14 Copyright © 2007 Pearson Addison-Wesley. All rights reserved Interest Rates and Exchange Rates The Fisher Effect states that nominal interest rates in each country are equal to the required real rate of return plus compensation for expected inflation. This equation reduces to (in approximate form): i = r + π Where i = nominal interest rate, r = real interest rate and π = expected inflation. Empirical tests (using ex-post) national inflation rates have shown the Fisher effect usually exists for short- maturity government securities (treasury bills and notes).

15 Copyright © 2007 Pearson Addison-Wesley. All rights reserved Interest Rates and Exchange Rates The relationship between the percentage change in the spot exchange rate over time and the differential between comparable interest rates in different national capital markets is known as the international Fisher effect. “Fisher-open”, as it is termed, states that the spot exchange rate should change in an equal amount but in the opposite direction to the difference in interest rates between two countries.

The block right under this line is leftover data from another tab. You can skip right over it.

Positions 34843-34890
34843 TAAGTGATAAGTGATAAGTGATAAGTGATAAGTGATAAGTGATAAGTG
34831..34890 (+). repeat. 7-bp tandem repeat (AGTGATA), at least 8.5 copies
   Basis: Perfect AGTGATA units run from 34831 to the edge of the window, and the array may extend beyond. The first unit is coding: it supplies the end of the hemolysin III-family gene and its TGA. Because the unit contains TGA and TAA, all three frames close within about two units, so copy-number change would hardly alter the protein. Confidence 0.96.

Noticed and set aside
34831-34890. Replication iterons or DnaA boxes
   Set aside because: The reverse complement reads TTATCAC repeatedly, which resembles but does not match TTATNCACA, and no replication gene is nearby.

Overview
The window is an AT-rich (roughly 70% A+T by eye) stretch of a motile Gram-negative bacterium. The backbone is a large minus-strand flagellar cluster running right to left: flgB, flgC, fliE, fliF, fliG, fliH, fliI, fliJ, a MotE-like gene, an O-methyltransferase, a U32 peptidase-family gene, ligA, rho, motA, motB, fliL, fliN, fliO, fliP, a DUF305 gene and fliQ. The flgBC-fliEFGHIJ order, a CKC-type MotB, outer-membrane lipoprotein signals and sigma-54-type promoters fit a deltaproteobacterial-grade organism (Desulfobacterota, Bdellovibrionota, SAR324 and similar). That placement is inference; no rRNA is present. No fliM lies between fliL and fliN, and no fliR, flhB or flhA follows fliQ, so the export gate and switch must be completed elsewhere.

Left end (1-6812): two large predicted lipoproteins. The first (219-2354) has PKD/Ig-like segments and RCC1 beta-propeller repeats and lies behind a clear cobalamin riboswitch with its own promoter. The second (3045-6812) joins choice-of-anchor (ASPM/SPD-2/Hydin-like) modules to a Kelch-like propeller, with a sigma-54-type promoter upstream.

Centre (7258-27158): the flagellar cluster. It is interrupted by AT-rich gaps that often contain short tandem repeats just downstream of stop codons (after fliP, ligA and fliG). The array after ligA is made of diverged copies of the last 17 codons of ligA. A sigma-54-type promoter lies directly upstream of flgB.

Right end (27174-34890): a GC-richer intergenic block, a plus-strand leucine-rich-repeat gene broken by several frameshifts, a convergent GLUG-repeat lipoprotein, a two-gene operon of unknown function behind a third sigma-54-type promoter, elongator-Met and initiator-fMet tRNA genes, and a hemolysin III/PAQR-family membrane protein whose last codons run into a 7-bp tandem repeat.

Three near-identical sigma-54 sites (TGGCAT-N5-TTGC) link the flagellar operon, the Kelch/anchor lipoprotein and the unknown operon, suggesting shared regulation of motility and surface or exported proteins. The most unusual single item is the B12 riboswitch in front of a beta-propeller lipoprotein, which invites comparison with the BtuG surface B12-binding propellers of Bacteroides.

16 Copyright © 2007 Pearson Addison-Wesley. All rights reserved Interest Rates and Exchange Rates More formally: S 1 – S 2 Where i $ and i ¥ are the respective national interest rates and S is the spot exchange rate using indirect quotes (¥/$). Justification for the international Fisher effect is that investors must be rewarded or penalized to offset the expected change in exchange rates. S2S2 = i $ - i ¥

17 Copyright © 2007 Pearson Addison-Wesley. All rights reserved Interest Rates and Exchange Rates A forward rate is an exchange rate quoted for settlement at some future date. A forward exchange agreement between currencies states the rate of exchange at which a foreign currency will be bought forward or sold forward at a specific date in the future.